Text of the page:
Life goes on

25 August 2016

People told her that the old women would quarrel together, but ‘the experiment had been tried in a small way and this had not been the case. Rather, interest had come into lives that had been wearisome before’

That was reported in 1907 by Dunedin Presbyterian deaconess Evelyn Macadam who turned her attention to the plight of some older citizens once she and fellow deaconess Mary McQueen, had helped establish our first children’s home.

Macadam had observed that it was very hard to find rooms for deserving and respectable old people who at any time might need to find other rooms. However, it wasn’t until 1917 that Presbyterian Social Services Association (PSSA) felt it was in a position to revisit the idea of a ‘home for the aged’.

Land donated by local businessman John Ross, fundraising by PSSA and the church, plus a ‘lower than normal fee’ by building contractor James Fletcher, made it possible to lay the foundation stone of Ross Home in March 1918. It was the first PSSA home for the aged in New Zealand and when officially opened on 5 October 1918, welcomed 56 women as its first residents.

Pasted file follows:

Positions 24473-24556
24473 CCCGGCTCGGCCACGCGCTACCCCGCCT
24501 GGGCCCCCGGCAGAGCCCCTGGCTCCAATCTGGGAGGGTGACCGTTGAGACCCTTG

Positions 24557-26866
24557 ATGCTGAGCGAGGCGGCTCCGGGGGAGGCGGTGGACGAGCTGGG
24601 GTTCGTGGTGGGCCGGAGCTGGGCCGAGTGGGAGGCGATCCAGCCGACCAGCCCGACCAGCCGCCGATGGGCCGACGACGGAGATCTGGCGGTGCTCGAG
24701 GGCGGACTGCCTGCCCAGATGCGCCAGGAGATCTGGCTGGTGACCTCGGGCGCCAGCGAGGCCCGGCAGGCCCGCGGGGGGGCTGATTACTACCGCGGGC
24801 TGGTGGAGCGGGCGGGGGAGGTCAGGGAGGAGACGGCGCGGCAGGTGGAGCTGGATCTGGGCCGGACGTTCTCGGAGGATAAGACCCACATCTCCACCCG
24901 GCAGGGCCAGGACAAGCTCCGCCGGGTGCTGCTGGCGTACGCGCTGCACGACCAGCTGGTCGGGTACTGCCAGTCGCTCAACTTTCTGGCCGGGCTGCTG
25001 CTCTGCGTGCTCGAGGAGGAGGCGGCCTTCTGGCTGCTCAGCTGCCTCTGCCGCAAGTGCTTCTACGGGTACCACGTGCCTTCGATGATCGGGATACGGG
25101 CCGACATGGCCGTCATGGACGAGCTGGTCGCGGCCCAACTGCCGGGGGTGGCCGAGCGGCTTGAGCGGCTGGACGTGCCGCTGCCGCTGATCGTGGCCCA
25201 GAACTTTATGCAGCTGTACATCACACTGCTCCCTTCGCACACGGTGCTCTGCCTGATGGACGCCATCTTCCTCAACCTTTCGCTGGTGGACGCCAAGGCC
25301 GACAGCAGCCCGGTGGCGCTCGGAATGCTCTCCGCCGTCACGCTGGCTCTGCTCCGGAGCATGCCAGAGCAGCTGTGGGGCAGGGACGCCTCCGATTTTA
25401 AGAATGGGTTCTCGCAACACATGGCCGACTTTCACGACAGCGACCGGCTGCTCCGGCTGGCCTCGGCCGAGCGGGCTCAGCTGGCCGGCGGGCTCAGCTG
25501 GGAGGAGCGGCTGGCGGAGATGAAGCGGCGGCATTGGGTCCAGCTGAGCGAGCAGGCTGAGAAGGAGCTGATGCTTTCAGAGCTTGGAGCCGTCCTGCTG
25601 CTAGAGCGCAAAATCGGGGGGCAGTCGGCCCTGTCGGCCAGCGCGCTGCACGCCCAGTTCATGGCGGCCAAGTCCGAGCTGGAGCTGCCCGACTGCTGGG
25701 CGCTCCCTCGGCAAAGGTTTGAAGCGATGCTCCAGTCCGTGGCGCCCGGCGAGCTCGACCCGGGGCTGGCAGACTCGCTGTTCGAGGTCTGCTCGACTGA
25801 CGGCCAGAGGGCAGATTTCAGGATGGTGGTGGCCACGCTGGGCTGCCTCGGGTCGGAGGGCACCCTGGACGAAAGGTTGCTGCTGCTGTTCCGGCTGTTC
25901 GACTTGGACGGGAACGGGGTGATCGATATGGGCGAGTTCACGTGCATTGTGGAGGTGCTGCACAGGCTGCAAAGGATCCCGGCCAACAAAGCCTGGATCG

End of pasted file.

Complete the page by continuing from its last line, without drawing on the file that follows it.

Demand for admission to Ross Home quickly grew.  Facing some difficulty deciding who would be accepted, the Association applied some interesting conditions of admission. Applicants were required to include a reference certifying they were of "good character". Family members of the "inmate", as residents were then called, were also required to contribute towards the maintenance of the home.

This year, 98 years later, we open our eighth residential aged care home when the doors of Aspiring Enliven Care Centre in Wanaka open on 3 October and apply very different entry criteria.

Now promoted under Presbyterian Support’s national Enliven brand, our homes have 427 residents, increasing to 467 in October. Three retirement villages, several independent living rental cottages and community-based programmes are all contributing to the support of older people in Otago.

Dunedin Television recently produced a 30 minute documentary about life at our Enliven homes. Called ‘Life goes on’, this informative short film can be viewed on our website We have come a long way since those first 56 women took up residence at Ross Home.